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Official Review by Eric Taylor, Stadium Journey Regional Correspondent
Governors Stadium, a multi-purpose facility -- with football and track & field being the main tenants -- resides smack dab in the heart of campus. The stadium is warm and welcoming, as it sits just above the banks of the picturesque Cumberland River and shaded by the charm and beauty of the nearby historic district.
The increasing charm of campus architecture and landscape spread to Governors Stadium in 2014, when a massive renovation replaced the west side grandstands with a new structure that includes a state-of-the-art locker room and lounge area for student-athletes and coaches. The fans now have access to skyboxes, club seating and box seats (seats with a back, as opposed to unforgiving metal bleachers). Each skybox has a sports bar feel to it, with stadium seating that will accommodate 22 per room. For those who like the amenities, but want to smell the football, there are sliding glass windows that will allow an open-air experience, as well as a button to allow the public address sound to be piped into the box. Want to keep up with the day’s big games? No need to worry, as you can keep one eye on the field and another on the two high-definition televisions hanging on the wall.
Sports murals honoring former Austin Peay players and teams decorate the main concourses, and enhanced concessions provide a nice selection of food for the fans to sample.
The field is comprised of FieldTurf XT, which is a brand under the umbrella of products manufactured by FieldTurf. The track around the outside of the field was installed by Sessions Paving in Nashville using a state-of-the-art composition of materials, and is host to the 2015 Ohio Valley Conference (OVC) Outdoor Track and Field Championships.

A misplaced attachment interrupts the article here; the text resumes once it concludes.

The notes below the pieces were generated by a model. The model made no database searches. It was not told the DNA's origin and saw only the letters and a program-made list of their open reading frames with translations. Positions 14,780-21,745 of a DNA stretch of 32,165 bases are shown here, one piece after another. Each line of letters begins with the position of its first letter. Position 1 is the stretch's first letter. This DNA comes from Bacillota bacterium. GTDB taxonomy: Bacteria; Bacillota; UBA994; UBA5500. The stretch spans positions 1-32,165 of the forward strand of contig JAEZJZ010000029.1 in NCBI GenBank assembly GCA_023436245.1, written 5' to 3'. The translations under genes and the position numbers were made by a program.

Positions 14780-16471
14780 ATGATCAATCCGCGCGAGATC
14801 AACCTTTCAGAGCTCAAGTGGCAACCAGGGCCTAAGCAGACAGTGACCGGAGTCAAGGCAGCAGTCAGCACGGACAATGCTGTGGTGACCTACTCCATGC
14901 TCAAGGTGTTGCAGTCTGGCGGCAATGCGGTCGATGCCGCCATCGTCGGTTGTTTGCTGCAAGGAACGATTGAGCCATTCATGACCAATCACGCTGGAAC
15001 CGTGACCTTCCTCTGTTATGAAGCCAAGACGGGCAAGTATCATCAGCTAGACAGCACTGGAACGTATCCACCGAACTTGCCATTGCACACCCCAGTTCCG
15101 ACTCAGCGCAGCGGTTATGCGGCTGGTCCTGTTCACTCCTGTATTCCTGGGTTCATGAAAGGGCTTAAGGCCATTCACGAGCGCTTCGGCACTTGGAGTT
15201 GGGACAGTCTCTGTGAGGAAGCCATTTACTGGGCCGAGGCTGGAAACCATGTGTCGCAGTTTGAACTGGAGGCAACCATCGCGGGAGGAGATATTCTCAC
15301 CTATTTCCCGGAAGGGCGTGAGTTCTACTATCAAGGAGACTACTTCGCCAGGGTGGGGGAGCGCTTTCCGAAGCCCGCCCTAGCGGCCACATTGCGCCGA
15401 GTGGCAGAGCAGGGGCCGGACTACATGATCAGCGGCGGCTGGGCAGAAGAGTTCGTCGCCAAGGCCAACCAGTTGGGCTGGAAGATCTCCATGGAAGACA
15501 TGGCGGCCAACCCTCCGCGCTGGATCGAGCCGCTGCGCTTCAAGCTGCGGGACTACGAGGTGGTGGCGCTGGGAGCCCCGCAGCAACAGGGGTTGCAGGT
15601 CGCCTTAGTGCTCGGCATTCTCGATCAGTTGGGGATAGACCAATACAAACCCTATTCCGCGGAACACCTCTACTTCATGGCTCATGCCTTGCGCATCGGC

Sinkholes are as natural to the Clarksville, Tennessee area as a small tremor or earthquake is to Los Angeles residents. It’s a good thing Clarksville is familiar with handling such natural phenomena. A rather large portion of the renovation project was sucked into the ground of a sinkhole just feet from where the band and students sit in May of 2014, but the September kickoff and unveiling were not delayed one minute, as engineers (and other important folks way above my expertise required to correct and repair such an issue) made the necessary and timely adjustments.
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Each area is rated from 0 to 5 stars with 5 being the best. The overall composite score is the "FANFARE Score".
The concessions have improved from years past with the 2014 renovations, but the selection is relatively standard. Nothing negative to keep you from ordering something from the menu, but you will not find anything overly amusing or spectacular, either.
Governors Stadium is an absolute beautiful place to watch FCS football. The renovated west side stands are beautiful. APSU did not do what some schools do and build bigger than they can afford.
The sidelines have about three yards of turf before you are eating the track that runs around the field, if you are tackled running full-speed out of bounds.
Black Horse is a great restaurant option if you are in the area for a visit. Located in the historic downtown area, it's a fine place to sit down and enjoy a pretty good pizza.
The neighborhood surrounding the campus is not brilliant, but downtown and the Cumberland River Walk are within a stone's throw.
The upgraded facilities have enhanced the attendance for Governors football. With the improved facilities comes improved game experience. As are many fans in this region of the country, APSU fans are knowledgeable and passionate. You also are likely to sit beside someone who knows, is related to or has followed since high school one of the players on the field.
APSU supporters are not there to see and be seen. They are football fans that want to see college football on a Saturday afternoon or night. You are never alone when you sit next to a football fan at a football game.